By Mary O’KEEFE
“It was a complete surprise.” That was the reaction from Rosemont Middle School teacher Terry Parker to the news he was the recipient of the Los Angeles County Industrial Technology Education Association Middle School Teacher of the Year.
A long title that, simply put, means Mr. Parker was recognized for what he does best – teach and inspire students.
Parker heard of his award after receiving a phone call from Richard Nicholson of the LACITEA. Industrial arts covers traditional woodworking and metalworking, and also includes architecture, photography and science, technology, engineering and mathematics (STEM).
“When I first started [teaching], there wasn’t anything like [STEM],” Parker said.
He has been in education for 40 years, 20 of those years as an industrial arts teacher. Over the years, he has seen some changes, including more girls taking his class.
“It’s nice to see girls taking the class,” he said. “Many do very well.”
Parker has also seen an increase in technology woven into the traditional industrial arts setting.
“I think what Terry has done is taken the traditional shop and [started to train] in computer numerical control (CNC),” said Ron Sowers, assistant principal at Rosemont Middle School and a former industrial arts teacher. “The skills these kids are using … will give them an edge [in their future].”
CNC is a computer-aided tool that merges technology with traditional woodworking equipment.
For Parker, the technology may change but the foundation for his teaching remains the same – the students. While some districts have chosen to cut industrial arts and other career technical classes, Parker is thankful Glendale Unified has continued to support the class.
Not all students learn in the same manner, and industrial arts allows some kids to go beyond the book to get hands-on learning.
“I have kids who come into my workshop and work diligently on their projects but struggle in other classes,” Parker said. “They like using their hands and are good at what they do.”
Parker added learning industrial arts is of value to students who are interested in the STEM fields.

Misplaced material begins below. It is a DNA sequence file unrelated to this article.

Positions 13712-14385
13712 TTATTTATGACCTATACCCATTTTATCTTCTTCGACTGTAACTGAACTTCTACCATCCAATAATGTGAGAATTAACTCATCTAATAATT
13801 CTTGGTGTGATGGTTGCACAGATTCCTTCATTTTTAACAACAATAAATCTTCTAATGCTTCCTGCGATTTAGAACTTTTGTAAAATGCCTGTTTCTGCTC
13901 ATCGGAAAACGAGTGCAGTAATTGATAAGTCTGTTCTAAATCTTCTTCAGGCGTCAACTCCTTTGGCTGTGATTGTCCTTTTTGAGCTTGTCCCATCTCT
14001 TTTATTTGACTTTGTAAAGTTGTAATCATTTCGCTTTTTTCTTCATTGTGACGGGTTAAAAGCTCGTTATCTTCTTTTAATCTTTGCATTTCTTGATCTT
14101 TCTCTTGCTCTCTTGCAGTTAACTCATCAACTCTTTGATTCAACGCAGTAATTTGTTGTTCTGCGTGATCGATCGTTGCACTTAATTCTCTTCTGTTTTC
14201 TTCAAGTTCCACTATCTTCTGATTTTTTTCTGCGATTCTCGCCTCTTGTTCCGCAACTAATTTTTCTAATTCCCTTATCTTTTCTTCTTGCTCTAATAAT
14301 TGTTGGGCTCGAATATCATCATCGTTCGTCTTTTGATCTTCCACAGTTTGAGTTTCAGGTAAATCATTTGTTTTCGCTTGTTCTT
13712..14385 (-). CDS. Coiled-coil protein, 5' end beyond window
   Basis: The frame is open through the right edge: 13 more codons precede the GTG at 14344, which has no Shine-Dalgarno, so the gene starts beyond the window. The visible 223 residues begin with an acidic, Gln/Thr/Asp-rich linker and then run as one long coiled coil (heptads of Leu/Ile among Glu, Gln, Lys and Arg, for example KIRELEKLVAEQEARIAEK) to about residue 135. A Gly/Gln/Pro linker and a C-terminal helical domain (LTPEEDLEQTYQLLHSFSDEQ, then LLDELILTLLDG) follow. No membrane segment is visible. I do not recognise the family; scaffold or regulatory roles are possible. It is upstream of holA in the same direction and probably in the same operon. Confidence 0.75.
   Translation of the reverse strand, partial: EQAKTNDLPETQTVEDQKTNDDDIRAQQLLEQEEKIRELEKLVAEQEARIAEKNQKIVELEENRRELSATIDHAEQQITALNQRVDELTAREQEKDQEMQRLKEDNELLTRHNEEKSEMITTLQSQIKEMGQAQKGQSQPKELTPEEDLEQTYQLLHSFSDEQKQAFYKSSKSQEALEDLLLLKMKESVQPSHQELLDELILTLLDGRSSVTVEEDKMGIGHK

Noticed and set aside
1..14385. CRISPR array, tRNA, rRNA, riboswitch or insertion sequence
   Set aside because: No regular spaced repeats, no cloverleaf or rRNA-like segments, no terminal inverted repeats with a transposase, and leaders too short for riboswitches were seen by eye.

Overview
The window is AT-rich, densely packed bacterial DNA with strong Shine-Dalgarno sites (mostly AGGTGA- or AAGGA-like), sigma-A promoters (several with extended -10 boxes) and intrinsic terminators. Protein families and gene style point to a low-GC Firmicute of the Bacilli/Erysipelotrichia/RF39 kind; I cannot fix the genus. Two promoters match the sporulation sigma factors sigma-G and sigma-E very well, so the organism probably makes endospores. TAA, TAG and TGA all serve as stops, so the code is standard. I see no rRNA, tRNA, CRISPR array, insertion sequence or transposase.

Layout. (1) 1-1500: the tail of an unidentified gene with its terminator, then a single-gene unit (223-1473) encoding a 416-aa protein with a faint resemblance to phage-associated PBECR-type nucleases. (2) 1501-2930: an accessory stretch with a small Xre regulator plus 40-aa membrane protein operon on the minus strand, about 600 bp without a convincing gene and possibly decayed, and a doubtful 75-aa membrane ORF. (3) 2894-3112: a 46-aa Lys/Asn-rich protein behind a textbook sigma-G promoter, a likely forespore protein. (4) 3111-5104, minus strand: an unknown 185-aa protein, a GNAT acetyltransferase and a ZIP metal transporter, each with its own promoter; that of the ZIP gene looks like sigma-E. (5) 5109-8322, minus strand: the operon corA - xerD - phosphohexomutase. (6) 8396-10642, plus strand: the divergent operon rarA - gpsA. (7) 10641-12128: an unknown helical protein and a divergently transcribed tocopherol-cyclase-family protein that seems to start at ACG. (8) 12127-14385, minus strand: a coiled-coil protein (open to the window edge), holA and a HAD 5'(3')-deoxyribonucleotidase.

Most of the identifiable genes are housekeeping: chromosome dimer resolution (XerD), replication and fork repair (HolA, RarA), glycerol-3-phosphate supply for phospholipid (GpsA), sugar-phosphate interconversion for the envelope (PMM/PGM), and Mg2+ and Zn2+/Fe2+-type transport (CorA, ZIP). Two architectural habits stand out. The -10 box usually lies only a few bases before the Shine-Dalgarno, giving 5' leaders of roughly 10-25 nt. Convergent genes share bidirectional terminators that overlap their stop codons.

“I think if you are going on to be an engineer or something in the STEM field, you need to learn how to use tools and that is where [industrial arts can help],” he added.
“What he is doing is teaching the correct way of using the equipment,” Sowers said.
At the heart of Parker’s teaching, though, is the student. Throughout the years, Parker has gone outside the classroom to mentor students in clubs including the Rockets Club, Students Run Los Angeles and the Rosemont Power Walking and Running Club.
Parker added that, whether it is the 1950s or 2014, kids have one thing in common when it comes to industrial arts.
“They still want to take that project home,” he said.
Parker continues to teach and work with kids. Due to injuries, last year he did not mentor the Rosemont Running Club, which trains students to run the L.A. Marathon, but wants to start the club again once the injuries have healed.
Parker said that receiving the Los Angeles County Industrial Technology Education Association Middle School Teacher of the Year is a bonus for his years of teaching.
“I was still amazed that I would even be considered for the award, let alone win [it],” Parker said. “Mr. Sowers has received this award when he was teaching. I consider Mr. Sowers as the guru of industrial arts technology education. To get the same award as he received – I am in awe.”